This actually surprises me, because using entanglement swapping I think it should be possible to make a protocol so that even a compromised hub could not compromise the security, thanks to monogamy of entanglement.

Re:Evanescent wave (2)

Rich0 (548339) | about a year ago | (#43652691)

Well, I see two potential problems with transmitting quantum crypto through hubs without trusting them:

1. The signal loss problem. The longer the continuous link without retransmission, the more data loss and the lower effective transmission rate. What you refer to might help with that if it allows signals to be boosted without destroying/recreating the photons.

2. The routing problem. Each packet has to get to the right destination, but if every photon on the line is a quantum encryption bit then you can't read them to determine their destination without disrupting the link. I see two potential solutions here:

2.1. One is to use channels (like the old POTS approach) - you have 10 data lines and a control line to the hub, and you ring up the hub and ask for one of them to be connected to some remote destination. Then the entire network creates a single dedicated channel where photons can traverse untouched.

2.2. The more optimal approach would be packet switching, but you'd need to have packets that include both unencrypted headers (at least a destination field) and encrypted payload, and the timing/etc would have to be such that the switch can pick out only the photons it should intercept and let the rest pass through. For that matter it would require some kind of tap that lets selected photons pass through completely untouched and perfectly captures others, and that this could be switched between both modes VERY quickly.

If you can trust the hubs then you only have point-to-point links and you don't have to mess with any of this stuff. This does rely on owning all the hubs and securing them. For a big company that isn't a problem, but for a consumer you're not going to be able to own all the hubs between yourself and your bank.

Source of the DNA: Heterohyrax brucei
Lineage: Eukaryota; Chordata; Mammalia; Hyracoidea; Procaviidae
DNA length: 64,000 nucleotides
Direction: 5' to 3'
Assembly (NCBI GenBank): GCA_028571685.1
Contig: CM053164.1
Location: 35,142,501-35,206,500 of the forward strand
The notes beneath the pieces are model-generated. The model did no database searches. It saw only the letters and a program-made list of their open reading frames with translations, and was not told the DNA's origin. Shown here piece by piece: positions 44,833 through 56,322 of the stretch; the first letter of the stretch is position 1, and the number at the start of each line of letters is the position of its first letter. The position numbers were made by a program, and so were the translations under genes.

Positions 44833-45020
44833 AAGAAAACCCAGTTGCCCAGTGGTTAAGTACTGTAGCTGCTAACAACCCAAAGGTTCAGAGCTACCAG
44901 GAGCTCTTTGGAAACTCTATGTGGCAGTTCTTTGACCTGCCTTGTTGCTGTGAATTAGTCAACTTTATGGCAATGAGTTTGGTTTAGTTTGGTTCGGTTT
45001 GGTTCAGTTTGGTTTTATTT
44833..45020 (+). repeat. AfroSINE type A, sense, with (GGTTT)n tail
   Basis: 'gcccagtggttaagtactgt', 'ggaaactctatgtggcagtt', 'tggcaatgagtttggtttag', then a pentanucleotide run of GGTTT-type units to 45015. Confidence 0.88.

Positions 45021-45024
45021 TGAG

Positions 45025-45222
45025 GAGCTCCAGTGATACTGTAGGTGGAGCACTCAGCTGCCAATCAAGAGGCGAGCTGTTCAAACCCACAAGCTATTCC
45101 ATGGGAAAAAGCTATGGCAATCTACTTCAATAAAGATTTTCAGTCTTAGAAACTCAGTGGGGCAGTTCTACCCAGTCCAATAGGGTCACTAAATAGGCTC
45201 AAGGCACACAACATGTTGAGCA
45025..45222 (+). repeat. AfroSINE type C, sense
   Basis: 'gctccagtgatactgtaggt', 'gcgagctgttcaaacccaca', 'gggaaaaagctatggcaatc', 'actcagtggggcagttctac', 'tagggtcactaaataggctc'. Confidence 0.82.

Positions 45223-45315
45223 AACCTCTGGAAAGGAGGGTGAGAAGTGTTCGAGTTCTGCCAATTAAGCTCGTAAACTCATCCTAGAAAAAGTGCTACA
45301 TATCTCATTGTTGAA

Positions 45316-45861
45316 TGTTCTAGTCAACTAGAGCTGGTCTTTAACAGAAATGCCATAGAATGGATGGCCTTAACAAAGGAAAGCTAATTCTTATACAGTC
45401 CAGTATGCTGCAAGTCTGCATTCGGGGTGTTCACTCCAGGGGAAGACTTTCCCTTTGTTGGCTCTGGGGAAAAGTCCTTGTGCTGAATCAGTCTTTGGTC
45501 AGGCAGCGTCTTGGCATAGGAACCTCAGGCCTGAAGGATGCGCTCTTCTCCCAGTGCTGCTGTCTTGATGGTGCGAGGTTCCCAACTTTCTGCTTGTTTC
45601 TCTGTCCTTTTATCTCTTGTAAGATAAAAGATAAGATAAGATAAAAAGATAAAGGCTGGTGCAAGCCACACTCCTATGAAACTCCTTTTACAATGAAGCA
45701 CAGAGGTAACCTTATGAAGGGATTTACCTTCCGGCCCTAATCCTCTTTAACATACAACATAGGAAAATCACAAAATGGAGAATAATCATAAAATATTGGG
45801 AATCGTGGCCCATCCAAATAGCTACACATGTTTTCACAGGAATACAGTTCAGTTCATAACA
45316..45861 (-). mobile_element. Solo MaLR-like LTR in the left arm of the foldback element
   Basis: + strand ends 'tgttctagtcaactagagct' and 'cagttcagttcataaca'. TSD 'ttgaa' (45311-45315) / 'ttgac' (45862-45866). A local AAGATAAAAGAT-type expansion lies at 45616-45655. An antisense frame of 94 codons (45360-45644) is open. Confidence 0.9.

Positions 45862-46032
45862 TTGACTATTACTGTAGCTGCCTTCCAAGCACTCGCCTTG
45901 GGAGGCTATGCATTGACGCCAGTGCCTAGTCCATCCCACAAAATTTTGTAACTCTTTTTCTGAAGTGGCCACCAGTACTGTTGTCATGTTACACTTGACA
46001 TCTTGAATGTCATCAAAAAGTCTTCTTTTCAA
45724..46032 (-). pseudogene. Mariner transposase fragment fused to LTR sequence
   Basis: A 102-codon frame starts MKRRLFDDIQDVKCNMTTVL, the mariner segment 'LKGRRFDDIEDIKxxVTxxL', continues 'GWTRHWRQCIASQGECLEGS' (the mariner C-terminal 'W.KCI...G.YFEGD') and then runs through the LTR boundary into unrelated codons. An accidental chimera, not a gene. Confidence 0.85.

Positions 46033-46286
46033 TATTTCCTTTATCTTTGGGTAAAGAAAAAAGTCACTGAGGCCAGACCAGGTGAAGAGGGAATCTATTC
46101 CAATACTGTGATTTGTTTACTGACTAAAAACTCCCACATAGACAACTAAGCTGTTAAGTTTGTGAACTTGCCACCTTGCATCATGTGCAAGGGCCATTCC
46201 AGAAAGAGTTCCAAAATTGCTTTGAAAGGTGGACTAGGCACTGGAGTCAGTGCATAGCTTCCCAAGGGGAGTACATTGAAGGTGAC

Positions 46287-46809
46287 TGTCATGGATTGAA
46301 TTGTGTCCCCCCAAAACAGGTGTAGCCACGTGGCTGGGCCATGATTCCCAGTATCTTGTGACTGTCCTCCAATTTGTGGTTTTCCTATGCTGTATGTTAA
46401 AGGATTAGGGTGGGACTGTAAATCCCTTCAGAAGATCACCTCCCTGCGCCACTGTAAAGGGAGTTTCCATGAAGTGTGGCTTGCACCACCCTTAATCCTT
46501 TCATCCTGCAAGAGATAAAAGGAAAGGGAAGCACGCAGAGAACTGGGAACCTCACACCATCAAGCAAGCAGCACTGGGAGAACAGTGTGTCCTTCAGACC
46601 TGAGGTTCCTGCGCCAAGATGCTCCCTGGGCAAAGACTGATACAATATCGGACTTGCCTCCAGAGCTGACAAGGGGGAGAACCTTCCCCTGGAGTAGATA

Re:Evanescent wave (1)

maxwell demon (590494) | about a year ago | (#43656585)

1. The signal loss problem. The longer the continuous link without retransmission, the more data loss and the lower effective transmission rate. What you refer to might help with that if it allows signals to be boosted without destroying/recreating the photons.

Good point. While entanglement swapping doesn't destroy and recreate the photons (no scheme doing that could transmit the entanglement needed to ensure secure encryption), it indeed depends on the detection of photons (those photons which are detected obviously are not part of the final entangled pair), and thus the finite detector efficiency would indeed cause an effective loss.

Re:Evanescent wave (1)

tgd (2822) | about a year ago | (#43651899)

This only holds true for single-link connections. When we introduce a hub, it has to be trusted. From TFA:

So as long as the hub is secure, then the network should also be secure.

This destroys the protection from wiretapping that quantum crypto promised.

Yes, by all means you're smarter than the people at Los Alamos who built it.

You should apply for a job!

Re:Evanescent wave (1)

Rich0 (548339) | about a year ago | (#43652511)